Look! Up in the sky! It's a bird! It's a plane! It's Superman!
I was a comic book fiend as a child. I loved all the DC Comics heroes: Superman, Batman, The Flash, Aquaman, Wonder Woman... When you're a kid, the idea that you can fly, have super strength, move really fast, or just kick the bad guys tails was really intriguing.
I remember taking one of my mother's towels and securing it about my neck. Then, I had to run REALLY fast so that the heavy terry cloth would flap behind me like it did on the Superman television show I would watch at my granddad's house in Brady. Though Mama was pleased that I was running off all that extra energy, she worried that I was going to snag the towel on something and horrific injuries would result. She took my cape away and I became The Flash and Green Lantern, neither of whom had capes (an old Halloween mask cut down doubled as my mask to hide my secret identity).
Through the years, I loved watching the television series and movies about those same superheroes. When the technology of cinema became so advanced, you could go to the movies and truly believe that those brightly clad folks were flying, fighting and just being generally,,,, super! Not all of the movies and tv shows have been well done; but, to the ten-year-old inside of me, they confirmed just how much fun it would be to actually be a "Super."
As I've gotten older, I still enjoy watching the X-Men, or the Avengers, and like seeing the way that these powerful individuals, rather than using their powers for their own benefit, instead help we poor humans to overcome the evil creatures that always seem to be popping up in those exciting stories. The key, though, was that superheroes helped people. Hey, I could do that!
For years, I used my time as a Boy Scout to do good deeds. Scouts were charged with doing at least one good deed every day and I did my best to meet that demand. Some days I did pretty well, other days... well, I at least tried.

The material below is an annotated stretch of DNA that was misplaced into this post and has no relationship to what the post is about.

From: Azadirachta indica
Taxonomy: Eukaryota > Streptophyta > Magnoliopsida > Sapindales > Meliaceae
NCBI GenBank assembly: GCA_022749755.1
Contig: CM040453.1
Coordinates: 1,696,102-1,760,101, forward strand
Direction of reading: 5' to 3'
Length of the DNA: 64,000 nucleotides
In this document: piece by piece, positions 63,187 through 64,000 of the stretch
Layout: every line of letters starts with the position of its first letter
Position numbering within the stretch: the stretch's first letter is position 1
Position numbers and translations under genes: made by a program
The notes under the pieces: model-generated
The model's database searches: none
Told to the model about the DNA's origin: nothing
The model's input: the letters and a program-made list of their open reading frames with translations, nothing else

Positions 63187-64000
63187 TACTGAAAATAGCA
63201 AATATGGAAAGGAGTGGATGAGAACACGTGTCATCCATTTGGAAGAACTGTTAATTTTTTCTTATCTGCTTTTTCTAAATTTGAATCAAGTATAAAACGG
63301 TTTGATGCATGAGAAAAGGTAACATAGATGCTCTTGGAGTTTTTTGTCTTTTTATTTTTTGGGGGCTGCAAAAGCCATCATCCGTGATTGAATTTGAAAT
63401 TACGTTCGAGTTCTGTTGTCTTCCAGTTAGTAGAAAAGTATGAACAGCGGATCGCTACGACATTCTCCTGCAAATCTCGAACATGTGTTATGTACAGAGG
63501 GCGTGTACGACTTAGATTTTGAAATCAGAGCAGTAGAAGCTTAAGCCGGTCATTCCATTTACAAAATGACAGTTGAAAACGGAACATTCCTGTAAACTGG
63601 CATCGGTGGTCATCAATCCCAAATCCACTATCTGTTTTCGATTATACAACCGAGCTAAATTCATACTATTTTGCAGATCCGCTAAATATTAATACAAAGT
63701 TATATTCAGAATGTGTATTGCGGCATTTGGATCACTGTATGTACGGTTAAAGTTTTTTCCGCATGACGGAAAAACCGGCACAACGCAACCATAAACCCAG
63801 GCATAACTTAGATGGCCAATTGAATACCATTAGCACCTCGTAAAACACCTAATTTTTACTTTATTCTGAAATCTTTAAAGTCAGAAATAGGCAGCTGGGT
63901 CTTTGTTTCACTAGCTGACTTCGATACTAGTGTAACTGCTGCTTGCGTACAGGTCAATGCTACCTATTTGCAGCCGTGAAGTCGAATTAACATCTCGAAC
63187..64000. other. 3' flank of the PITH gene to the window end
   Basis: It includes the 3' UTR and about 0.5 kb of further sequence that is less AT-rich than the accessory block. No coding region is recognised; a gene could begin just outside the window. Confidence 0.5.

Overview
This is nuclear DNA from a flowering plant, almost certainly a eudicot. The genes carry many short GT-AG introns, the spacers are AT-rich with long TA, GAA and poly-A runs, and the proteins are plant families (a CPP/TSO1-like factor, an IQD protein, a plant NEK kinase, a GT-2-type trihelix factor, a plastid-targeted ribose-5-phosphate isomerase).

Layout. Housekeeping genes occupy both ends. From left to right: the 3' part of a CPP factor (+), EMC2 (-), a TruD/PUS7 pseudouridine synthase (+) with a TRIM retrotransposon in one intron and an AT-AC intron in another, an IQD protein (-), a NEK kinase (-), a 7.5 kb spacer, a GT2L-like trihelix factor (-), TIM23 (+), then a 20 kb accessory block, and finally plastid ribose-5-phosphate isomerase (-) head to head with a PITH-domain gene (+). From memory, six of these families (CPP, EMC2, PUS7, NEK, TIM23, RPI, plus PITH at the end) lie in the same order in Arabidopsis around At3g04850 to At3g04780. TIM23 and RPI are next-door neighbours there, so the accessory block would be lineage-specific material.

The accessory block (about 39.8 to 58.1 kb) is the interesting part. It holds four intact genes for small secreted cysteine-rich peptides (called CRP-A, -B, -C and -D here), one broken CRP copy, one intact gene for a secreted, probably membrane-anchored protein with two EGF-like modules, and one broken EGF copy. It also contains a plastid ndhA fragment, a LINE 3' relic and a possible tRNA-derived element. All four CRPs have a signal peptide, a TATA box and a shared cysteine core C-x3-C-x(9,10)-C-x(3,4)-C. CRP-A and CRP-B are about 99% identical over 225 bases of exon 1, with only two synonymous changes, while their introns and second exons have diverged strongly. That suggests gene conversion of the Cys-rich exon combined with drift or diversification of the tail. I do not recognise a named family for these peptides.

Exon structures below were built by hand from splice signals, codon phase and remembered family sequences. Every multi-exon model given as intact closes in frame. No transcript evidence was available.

Once we become "adults," many of our good deeds become actions performed by committee or by donation. The committee option usually involves being part of a church or charitable organization that helps feed, clothe, house, etc... those who are less fortunate. The donation route is a bit more targeted, though still very impersonal, as we assuage our need to do good by making donations to the people or organizations that we hope will do good for us. Though both options are admirable, and do a great deal of good, they also both allow us to make an assumption that we are continuing to do our good deeds, saving us time from our own busy schedules, and allowing us to avoid those messy entanglements that can sometimes occur when we put ourselves out there as a participant in our good deeds.
But, we shouldn't stop looking for opportunities to continue performing acts of kindness and special attention. I was reminded of this recently when I had the opportunity to do something as simple as extending a hand to help someone down some steps. The lady in question suddenly lurched forward and the two of us performed a perfect two-step spin! For just one quick moment, I got to be a hero.
I see heroes almost every day. The young kid who chases down an item blown from a car in the supermarket parking lot. The people who pile out of their own vehicle to help the motorist in front of them push their car safely to the side of the road. The gentleman who discretely blocks the sidewalk as the young child escapes her mother's grasp and she speeds down the way. Heroes, all of them.
It doesn't take much to be a hero, and the feeling is great when you are. You won't get your name in the paper, and only a few folks will ever know what a great act you performed. But, you will know, and the person you helped will know.
You won't have to wear a mask to hide your secret identity, because there will be at least one person who knows who you are, and they will never forget you.
It’s all just my opinion.